Taking an idealistic perspective, who would you like to engage in this behaviour?  Who do you want to attract? Using the language of marketing, who is your “target market”? It could be large enough to make a significant difference to the issue you care about (eg., farmers all over the world, everyone in Australia, all staff of Los Angeles City Council) … or it could be a small group of people you would like to influence (eg.,your family, close friends, college dorm, workmates).  It’s up to you where you set the bar!
Change Agent
Once you have your behaviour and your group of people, switch to the second role. Imagine yourself as a Change Agent. As a Change Agent you too are passionate about the same challenge as the Innovator, in a particular real life situation, and have been wondering about how to solve it. You have heard about the new behaviour suggested by the Innovator, and ask what barriers and benefits this new behaviour has for the people you want to attract/influence? You might want to refer back to your notes from Joyality 101 when you were exploring the barriers and benefits to a new behaviour.
Then think about how you might encourage others with the same environmental and social values as you to make this change. How could you encourage other “people like you” to adopt that new behaviour or get involved in the new program/enterprise? (That way, you can find or create a small team of Change Agents … a very important first step in creating social change!  Even finding one buddy to go on the journey with you makes a huge difference to change making.)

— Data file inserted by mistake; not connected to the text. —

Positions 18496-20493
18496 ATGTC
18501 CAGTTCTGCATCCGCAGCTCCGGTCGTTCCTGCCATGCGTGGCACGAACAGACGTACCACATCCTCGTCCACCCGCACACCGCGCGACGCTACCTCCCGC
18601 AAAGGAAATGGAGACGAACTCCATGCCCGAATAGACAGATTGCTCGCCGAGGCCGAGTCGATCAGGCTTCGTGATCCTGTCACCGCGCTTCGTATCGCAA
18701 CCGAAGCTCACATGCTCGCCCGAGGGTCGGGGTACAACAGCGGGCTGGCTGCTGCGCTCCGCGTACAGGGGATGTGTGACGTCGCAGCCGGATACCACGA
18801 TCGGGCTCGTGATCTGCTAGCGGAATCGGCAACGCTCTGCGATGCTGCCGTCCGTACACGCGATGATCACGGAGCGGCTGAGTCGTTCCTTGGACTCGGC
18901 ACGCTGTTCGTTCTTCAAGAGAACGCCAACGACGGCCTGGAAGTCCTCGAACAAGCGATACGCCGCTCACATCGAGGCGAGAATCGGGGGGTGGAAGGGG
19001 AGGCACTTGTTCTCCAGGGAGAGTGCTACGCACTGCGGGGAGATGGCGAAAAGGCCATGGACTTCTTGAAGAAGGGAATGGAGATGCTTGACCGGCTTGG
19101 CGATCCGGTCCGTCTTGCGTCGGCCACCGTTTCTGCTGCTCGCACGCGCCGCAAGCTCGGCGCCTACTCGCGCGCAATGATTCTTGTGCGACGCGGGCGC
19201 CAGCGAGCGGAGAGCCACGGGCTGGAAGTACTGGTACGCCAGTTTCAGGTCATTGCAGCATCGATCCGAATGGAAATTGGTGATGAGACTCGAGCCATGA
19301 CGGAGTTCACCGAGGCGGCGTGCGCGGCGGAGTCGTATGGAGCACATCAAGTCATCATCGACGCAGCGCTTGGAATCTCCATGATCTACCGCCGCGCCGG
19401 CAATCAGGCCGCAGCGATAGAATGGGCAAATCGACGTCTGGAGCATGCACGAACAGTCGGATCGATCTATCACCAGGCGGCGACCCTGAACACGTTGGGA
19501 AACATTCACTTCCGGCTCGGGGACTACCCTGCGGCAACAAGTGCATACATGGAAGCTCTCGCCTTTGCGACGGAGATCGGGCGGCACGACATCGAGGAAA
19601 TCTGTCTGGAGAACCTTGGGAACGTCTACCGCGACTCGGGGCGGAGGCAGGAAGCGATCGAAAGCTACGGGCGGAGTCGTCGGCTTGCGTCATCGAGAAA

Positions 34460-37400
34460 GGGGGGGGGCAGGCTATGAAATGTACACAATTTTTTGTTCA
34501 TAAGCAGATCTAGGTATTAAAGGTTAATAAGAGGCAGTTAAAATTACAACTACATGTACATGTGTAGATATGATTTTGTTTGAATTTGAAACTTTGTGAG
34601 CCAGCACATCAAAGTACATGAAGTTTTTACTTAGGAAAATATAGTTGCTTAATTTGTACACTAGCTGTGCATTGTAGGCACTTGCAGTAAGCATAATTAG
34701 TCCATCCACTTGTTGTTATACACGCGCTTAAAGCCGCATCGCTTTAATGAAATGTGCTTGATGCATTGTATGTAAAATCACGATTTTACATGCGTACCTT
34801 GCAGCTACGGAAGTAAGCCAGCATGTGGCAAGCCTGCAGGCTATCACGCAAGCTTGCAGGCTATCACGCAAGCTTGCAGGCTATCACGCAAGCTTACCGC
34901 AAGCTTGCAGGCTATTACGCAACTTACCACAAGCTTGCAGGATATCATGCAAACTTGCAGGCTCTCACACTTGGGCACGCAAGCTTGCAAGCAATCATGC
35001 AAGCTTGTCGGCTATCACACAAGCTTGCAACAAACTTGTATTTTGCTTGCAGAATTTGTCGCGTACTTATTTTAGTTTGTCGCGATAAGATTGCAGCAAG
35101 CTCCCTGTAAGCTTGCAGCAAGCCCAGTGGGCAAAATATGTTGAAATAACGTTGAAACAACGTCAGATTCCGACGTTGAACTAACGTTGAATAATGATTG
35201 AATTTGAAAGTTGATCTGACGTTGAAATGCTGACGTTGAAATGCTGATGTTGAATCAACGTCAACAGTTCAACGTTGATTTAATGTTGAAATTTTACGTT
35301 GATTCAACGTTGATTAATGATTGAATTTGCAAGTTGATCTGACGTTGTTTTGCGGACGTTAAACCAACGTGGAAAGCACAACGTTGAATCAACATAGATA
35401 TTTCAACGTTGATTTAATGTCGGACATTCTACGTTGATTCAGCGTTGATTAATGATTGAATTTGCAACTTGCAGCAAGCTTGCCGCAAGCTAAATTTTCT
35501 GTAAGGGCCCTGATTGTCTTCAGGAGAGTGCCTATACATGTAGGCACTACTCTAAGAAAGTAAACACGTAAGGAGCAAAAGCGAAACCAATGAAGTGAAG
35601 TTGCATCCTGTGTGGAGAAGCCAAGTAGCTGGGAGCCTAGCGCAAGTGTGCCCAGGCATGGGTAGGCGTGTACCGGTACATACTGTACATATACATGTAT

As a Change Agent, you’re interested in making the idea of the Innovator attractive, accessible and easy for people to adopt. Can you suggest any improvements to the new behaviour/innovation that could make it easier and more accessible?
As a Change Agent, you also develop connections with the people you want to influence (who are not necessarily “people like you”). Brainstorm some ideas of more mainstream people, organisations, clubs or companies who are part of, or connected with, your target market. In particular, do you have any connections with forward thinking or open minded members of those groups?
Transformer
Now, imagine yourself as a Transformer. Imagine, you’re a forward thinking member of one of these mainstream groups (eg., the most open-minded member of your family, a football player who cares deeply about the environment, a CEO of a company who embraces sustainability). You’re somewhat interested in the same social or environmental issue as the Innovator and Change Agent, but you’re also very invested in the other values of this group.
Ask yourself what are the other values, the things that are important to this group, organization, club, company etc. What are the other things, apart from the issue that are really important to them (eg., money, status/reputation, being “cool”, popularity, safety/lack of risk)? Then explore this question: Are there some ways that the new behaviour/innovation as adjusted by the Change Agents, can serve these other values? How would “you” as a Transformer communicate with and encourage members of your group to engage in the new behaviour?
One of the ways you might encourage them is to “do it yourself”. However there will be other ways that you could encourage members of your mainstream group to do the new behaviours or adopt the new innovation.
Mainstreamer